With new construction came the ability to choose cutting-edge technology, and that is evident both inside and outside the facility. The plant is currently using chromed stainless screen media for most applications. It also has placed a 140-ft Eimco thickener with fully automated turbidity control and settling rate control.

Environmental considerations were a large part of those technology selections, from magnetite consumption — which Corder confirmed is maintained below industry standards — and its refuse area. Leer does not have a filter press; it instead has incorporated a slurry cell at the coarse refuse site and uses screen bowl centrifuges to dewater the -1mm product and centrifuges to dewater product exceeding 1mm.

Finally, the Leer system as a whole incorporates alkaline lime sand into both the coarse and fine refuse to allow neutralization of the slurry that commonly comes with the territory of the sulfurous coal from the Lower Kittanning seam.

Large diameter heavy media cyclones make the initial coarse coal cut.
Large diameter heavy media cyclones make the initial coarse coal cut.
The plant has two of everything, including these drain-and-rinse screens.
The plant has two of everything, including these drain-and-rinse screens.

The Power of Technology — and People
At the heart of Leer Prep is a control room that has been efficiently organized as the plant’s central dispatch and monitoring center; using AxacqVision, virtually every inch of the building’s interior and exterior is under the watchful eye of one of the facility’s six men that work each of the 12-hour shifts (three days on, two days off, each shift staff is split between preparation duties, the loadout and the refuse area).

Automation was a big art of the technology selection in this area, according to Corder.

“The PLC controls keep the different processes at operating set-points automatically,” he said. “Trends and historical data can also be accessed from the plant computers. There are also several cameras throughout the process to help monitor different areas.”

Overseeing a team of 23 hourly employees, Corder said that putting together the Leer Prep team involved nearly as much planning as the plant design itself. Experience levels at the facility now range between less than one year to more than 25 years, which he said is an ideal mix for sharing experiences and technologies as well as passing along skill sets and best practices.

A main goal from the personnel perspective was cross-training to permit any job at the plant or refuse area to be performed by anyone, and so far that goal is being met. Currently, about 60% of the workers have been cross-trained for everything from serving as the facility’s single floor operator, electronic troubleshooting and monitoring duties to the most complex maintenance tasks on the site.

“It is my goal to have all employees cross trained on all the different plant tasks,” Corder said, noting that the team is well on its way.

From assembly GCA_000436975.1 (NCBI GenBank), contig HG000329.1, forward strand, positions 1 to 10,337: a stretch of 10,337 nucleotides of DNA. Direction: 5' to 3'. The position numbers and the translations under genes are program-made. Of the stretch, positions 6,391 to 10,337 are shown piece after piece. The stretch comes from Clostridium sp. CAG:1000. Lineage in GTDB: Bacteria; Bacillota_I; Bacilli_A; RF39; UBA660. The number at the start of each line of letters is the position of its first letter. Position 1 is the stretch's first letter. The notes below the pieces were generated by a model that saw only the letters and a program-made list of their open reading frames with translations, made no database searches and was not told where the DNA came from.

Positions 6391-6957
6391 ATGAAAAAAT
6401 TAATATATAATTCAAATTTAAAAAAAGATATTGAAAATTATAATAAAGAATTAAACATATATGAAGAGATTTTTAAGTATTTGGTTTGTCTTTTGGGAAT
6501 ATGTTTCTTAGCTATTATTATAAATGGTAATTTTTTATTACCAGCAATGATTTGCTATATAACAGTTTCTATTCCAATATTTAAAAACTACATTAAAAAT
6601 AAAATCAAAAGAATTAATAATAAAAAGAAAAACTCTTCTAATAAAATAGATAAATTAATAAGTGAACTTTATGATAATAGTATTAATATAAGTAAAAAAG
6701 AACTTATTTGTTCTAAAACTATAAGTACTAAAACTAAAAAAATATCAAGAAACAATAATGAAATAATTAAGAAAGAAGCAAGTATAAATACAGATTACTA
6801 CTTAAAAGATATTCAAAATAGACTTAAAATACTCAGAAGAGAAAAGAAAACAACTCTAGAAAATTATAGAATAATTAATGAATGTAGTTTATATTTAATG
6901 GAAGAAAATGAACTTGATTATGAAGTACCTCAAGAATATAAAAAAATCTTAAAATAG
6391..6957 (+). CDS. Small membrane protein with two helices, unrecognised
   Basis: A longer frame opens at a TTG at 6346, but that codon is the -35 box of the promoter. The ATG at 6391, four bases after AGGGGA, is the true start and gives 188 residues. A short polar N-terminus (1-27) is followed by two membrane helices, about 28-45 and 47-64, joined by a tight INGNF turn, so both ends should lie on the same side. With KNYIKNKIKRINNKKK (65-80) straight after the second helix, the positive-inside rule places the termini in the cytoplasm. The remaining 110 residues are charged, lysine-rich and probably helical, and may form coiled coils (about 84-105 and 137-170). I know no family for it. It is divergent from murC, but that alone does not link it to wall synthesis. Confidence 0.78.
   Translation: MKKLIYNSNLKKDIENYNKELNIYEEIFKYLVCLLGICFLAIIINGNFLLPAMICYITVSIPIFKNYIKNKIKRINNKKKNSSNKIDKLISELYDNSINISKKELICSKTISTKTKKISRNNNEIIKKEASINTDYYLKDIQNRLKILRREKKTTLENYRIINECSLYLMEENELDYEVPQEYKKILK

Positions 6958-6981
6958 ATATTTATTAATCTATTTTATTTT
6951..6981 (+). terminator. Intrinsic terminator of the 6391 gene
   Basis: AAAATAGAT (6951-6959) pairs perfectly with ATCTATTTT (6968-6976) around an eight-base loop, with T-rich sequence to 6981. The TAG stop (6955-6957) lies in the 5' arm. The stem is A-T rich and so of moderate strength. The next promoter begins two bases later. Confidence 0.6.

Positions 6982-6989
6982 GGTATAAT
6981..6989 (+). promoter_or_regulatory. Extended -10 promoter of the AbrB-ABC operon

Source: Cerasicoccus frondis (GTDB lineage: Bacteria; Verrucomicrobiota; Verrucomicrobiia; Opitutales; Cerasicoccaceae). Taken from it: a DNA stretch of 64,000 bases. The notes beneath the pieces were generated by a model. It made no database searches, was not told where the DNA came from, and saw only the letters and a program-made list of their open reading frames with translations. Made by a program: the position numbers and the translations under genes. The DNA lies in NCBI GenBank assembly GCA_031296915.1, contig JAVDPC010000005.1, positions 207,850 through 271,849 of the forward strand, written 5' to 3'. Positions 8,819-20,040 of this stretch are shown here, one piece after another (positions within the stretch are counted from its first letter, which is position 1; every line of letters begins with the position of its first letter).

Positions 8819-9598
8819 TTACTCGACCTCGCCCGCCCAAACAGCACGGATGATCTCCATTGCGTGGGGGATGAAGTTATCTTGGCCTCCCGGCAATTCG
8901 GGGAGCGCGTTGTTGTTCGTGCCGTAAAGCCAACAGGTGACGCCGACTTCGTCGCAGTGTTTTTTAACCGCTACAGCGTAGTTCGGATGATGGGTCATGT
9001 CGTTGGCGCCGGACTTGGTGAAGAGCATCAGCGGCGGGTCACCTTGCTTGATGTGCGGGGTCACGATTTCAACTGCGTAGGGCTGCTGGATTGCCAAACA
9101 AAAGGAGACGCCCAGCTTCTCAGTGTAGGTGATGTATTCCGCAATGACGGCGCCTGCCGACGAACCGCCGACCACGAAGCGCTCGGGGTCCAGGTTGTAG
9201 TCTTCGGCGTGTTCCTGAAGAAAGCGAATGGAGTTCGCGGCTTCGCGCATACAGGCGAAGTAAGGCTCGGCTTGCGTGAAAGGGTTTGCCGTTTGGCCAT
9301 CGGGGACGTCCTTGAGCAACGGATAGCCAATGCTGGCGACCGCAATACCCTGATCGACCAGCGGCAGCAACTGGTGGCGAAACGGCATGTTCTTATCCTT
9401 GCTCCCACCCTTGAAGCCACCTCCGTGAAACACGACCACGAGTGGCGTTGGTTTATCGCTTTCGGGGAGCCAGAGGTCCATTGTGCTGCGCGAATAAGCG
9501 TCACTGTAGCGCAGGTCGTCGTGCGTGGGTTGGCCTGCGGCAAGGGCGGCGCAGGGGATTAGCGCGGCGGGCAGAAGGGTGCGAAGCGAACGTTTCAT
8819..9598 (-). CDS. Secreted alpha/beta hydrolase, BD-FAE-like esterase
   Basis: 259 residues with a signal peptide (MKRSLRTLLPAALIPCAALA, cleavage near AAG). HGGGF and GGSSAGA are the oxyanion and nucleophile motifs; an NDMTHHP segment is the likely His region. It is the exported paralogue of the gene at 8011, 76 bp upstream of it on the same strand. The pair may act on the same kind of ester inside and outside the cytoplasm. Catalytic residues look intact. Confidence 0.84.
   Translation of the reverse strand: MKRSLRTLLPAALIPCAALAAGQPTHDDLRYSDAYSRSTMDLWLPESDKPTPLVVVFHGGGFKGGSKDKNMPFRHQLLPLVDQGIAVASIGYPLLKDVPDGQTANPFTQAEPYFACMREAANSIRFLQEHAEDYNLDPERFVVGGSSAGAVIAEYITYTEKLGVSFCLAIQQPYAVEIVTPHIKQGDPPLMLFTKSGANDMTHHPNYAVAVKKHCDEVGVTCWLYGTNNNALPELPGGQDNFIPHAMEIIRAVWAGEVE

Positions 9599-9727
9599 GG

The Leer Loadout
After following miles of underground conveyor beltline into and then out of the Leer Prep facility, the coal is ready to head out on its way to a sizeable collection of both domestic and international customers — all by CSX rail. While Leer management does not disclose specific customers, they estimate a majority of the coal leaves the mine for loading at Curtis Bay export facility in Baltimore, just a few hours away. The remaining shipments are split among the Hampton Roads/Norfolk DTA export complex and several domestic customers who also receive both straight and blended deliveries by railcar.

The already-impressive Leer Prep has nothing less than the best in loading facilities to complement its hard work. The loadout team can load a train of as many as 130 railcars at 4,000 tons per hour.

Arch built the rail line in 2012 to aid with the logistics of processing and delivery; its own line extends about 3.5 miles from Grafton to the neighboring town of Thornton.

Specific coal orders can be blended on-site thanks to the state-of-the art analyzer system; however, its straight products are impressively versatile on their own as a low-cost, High-Vol A metallurgical coal.

It is no secret that success is hard to come by. How one navigates the route to success can vary, but no one would disagree that a concerted effort to achieve and exceed goals is top priority. For Leer Prep, that success is the safe and efficient way in which its staff operates the plant so that it can hit targets and still celebrate the ability to send everyone home safely to their families on a daily basis. In fact, its safety mission has been recognized both regionally and nationally, most recently with a Mountaineer Guardian Award for its exemplary safety performance in 2014.

“The safety performance at the Leer prep plant is a reflection of hardworking employees,” Corder said of its safety focus and achievements. “Our proactive behavior-based safety approach enlists all of our employees to identify and eliminate at-risk behaviors and reinforce best safety practices. Working safely is truly a team effort.”